The Movie

The French failed to control a volatile situation in Vietnam, and now a rebel force is fighting the Southern government, a communist regime rising up to threaten the democracies of the free world.  At least, that’s how the situation was viewed by the powers that be, and the Unites States felt like it must act in order to keep the Viet Cong from taking control of Southeast Asia.  Military units were sent in to support the friendly Southern government and to assist them in taking down the rebels, but the guerilla warfare of the jungles takes its toll on men not used to the grueling terrain and the ever-changing politics, proving that this budding war would be a quagmire without a discernible end.

Major Baker is in charge of a rag-tag unit deep in country, where attacks come from all angles and from the least likely of places.  He recently sent a squad to control an abandoned village, a spot that could prove vital to the strategy of the war, or could simply anger the Cong and force them to annihilate the US force on grounds of principle.  It’s a thankless and pointless job, sending men to their deaths fighting a war that isn’t their own, but, well, someone’s gotta do it.  Baker’s men include Courcey the draftee, Oleonowski the vet, Olivetti the right hand man, and a corporal named Abraham Lincoln, all of whom will be lucky to return to base alive.

Post’s earlier work showed talent, but this late addition offers nothing other than a weakly told story about a fight we all know should never have been fought.  Perhaps in 1978 the message was a bit more powerful, a veteran director painting the Vietnam War so bleakly and so pathetically, but now it simply seems like a waste of film.  There isn’t a personal story here, not really, it’s more a commentary on how stupid things were there back then, on how little the military knew what they were doing and why they were doing it.  Again, not an ah-ha moment anymore, the consensus seems to be that the war was one we entered without much thought and then lied about for years, so this film may have lost some of its potency over time.

Burt Lancaster sure had; he was 65 at the time and showed every year of it, not succeeding as believable for a minute.  And his dialogue might have been even worse than his presence, not that his lines were his fault, they simply fell flat on the dirty floor and lay their dying while audiences tried to understand why anyone would ever say them.  The rest of the cast wasn’t much better: Craig Wasson who would go to be in A Nightmare of Elm Street 3, Marc Singer is best known for The Beastmaster, and Jonathan Goldsmith, oddly enough, would become The Most Interesting Man In The World for Dos Equis.  Weird, but their performances here were ever stranger, as none of them ever got into the groove, always making the movie feel much more like a skit, not something to be taken seriously, although that was obviously the unearned objective.

The DVD

Video – With an aspect ratio of 1.85:1 (Widescreen), the video quality is poor even when taking the transfer and the era into account, a grainy mistake that was shot about as well as it was performed.  They tried their best to bring the war to life, and the message was heard, but the visuals along the way were either amateur or simply badly done.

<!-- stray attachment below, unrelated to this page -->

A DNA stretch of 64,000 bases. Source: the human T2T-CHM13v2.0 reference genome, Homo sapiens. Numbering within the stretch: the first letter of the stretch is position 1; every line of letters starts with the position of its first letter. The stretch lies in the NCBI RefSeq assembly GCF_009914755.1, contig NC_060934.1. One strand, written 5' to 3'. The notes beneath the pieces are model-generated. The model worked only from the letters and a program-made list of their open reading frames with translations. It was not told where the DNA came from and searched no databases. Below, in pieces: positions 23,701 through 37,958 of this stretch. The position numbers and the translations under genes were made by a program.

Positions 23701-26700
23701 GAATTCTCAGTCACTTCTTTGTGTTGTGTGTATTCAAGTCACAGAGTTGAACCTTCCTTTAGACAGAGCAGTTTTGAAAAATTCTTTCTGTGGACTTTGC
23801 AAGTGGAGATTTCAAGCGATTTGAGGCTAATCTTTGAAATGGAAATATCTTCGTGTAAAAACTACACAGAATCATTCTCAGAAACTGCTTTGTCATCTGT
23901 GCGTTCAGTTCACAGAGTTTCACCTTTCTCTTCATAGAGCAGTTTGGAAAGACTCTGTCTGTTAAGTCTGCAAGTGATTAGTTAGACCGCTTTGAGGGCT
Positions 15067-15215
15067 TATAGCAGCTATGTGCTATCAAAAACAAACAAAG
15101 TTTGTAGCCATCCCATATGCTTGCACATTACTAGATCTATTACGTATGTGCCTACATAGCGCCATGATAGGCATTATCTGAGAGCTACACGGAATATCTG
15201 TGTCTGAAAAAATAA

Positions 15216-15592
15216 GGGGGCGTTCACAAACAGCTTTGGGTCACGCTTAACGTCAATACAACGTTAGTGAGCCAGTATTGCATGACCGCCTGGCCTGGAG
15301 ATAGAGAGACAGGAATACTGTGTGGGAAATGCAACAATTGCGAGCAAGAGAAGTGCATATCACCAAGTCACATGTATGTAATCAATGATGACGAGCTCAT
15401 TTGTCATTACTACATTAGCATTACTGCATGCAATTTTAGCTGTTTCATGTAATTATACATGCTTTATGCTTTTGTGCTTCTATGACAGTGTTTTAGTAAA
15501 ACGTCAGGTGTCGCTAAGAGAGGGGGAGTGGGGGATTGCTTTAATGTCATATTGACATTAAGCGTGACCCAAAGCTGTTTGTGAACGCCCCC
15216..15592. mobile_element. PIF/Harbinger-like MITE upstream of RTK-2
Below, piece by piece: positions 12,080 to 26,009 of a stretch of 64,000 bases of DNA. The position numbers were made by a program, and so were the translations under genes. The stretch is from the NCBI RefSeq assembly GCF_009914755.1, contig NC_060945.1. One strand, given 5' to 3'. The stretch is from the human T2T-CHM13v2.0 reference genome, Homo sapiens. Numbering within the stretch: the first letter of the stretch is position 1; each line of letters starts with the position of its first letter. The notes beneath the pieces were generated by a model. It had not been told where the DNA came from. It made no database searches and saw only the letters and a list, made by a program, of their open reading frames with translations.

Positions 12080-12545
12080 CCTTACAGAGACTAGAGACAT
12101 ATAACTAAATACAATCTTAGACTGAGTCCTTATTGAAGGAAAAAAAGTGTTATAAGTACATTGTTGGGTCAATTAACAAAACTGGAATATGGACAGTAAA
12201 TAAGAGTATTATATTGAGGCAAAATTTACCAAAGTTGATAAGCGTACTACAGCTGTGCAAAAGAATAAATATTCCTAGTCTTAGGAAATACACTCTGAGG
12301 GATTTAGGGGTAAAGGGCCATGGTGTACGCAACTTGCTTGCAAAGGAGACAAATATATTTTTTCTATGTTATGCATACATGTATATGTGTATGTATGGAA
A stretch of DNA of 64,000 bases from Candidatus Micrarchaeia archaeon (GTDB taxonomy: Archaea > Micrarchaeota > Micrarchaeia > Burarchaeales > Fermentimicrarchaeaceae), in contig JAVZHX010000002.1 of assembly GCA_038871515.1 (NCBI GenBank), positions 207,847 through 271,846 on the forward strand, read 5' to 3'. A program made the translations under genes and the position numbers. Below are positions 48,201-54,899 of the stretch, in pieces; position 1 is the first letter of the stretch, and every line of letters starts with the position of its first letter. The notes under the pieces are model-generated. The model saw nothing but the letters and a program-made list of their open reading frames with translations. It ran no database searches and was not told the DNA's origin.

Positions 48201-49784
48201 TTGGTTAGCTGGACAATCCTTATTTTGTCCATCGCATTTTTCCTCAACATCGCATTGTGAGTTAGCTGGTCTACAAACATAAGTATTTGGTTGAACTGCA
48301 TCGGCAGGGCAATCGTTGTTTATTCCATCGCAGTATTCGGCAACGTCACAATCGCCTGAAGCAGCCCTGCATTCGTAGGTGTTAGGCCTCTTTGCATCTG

Audio – The DVD was done in English, and that’s all we get as far as audio, information, languages, or subtitles.  There is a bit of music to help move things along, but it’s in no way memorable.  Some Vietnam movies use protest songs as a way to help audiences feel the time, but this film came from a different angle, which was probably a mistake.

Extras – The only special features are five interviews with members of the cast and crew: Ted Post, Marc Singer, Jonathan Goldsmith, Joe Unger, David Clennon.

Final Thoughts

Rent ItGo Tell the Spartans fails as a war drama, an expose, a period peek, whatever genre you want to fit it in, and there weren’t many redeeming qualities to save the day.  The point was clear, I’ll give them that, but it wasn’t delivered well, and no one in the cast had the power to force the film to be any better than its low ceiling dictated very early on.  Even the Spartan reference was weak and ill-used, and should probably have been left on the cutting room floor.  The video is no good, the audio is nothing remarkable, and there aren’t many bonus features, so it’s best to ignore the technical aspects of this movie, since it barely has any.  Best to ignore the entire project I think; there are better versions of this idea out there, and they are numerous.

☆ ☆ – Content

☆ ☆ – Video

☆ ☆ – Audio

☆ – Extras

☆ – Replay

 

 


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DVD Review – Country

Category : DVD Review

Director: Richard Pearce

Starring: Jessica Lange, Sam Shepard, Wilford Brimley

Year: 1984

For Country, Jessica Lange was nominated for a Best Leading Actress Academy Award, ultimately losing out to Sally Field in Places in the Heart, five years after she won her only other Oscar for Norma Rae.  Three of the five films in the category in 1985 were about farmers, families, floods, failed crops, that old chestnut, and the other two were period pieces, so there was some tight competition in a tight window, and who really stands a chance against Field anyway, she’s so damned likeable.  Lange has had her chances to shine, and she’s been a part of many an iconic film, but perhaps it’s right to consider this movie as one of her strongest examples of talent; a simple-on-the-surface role that couldn’t have been so simple to play, a character that’s at once an everyman and an everywoman.

The Movie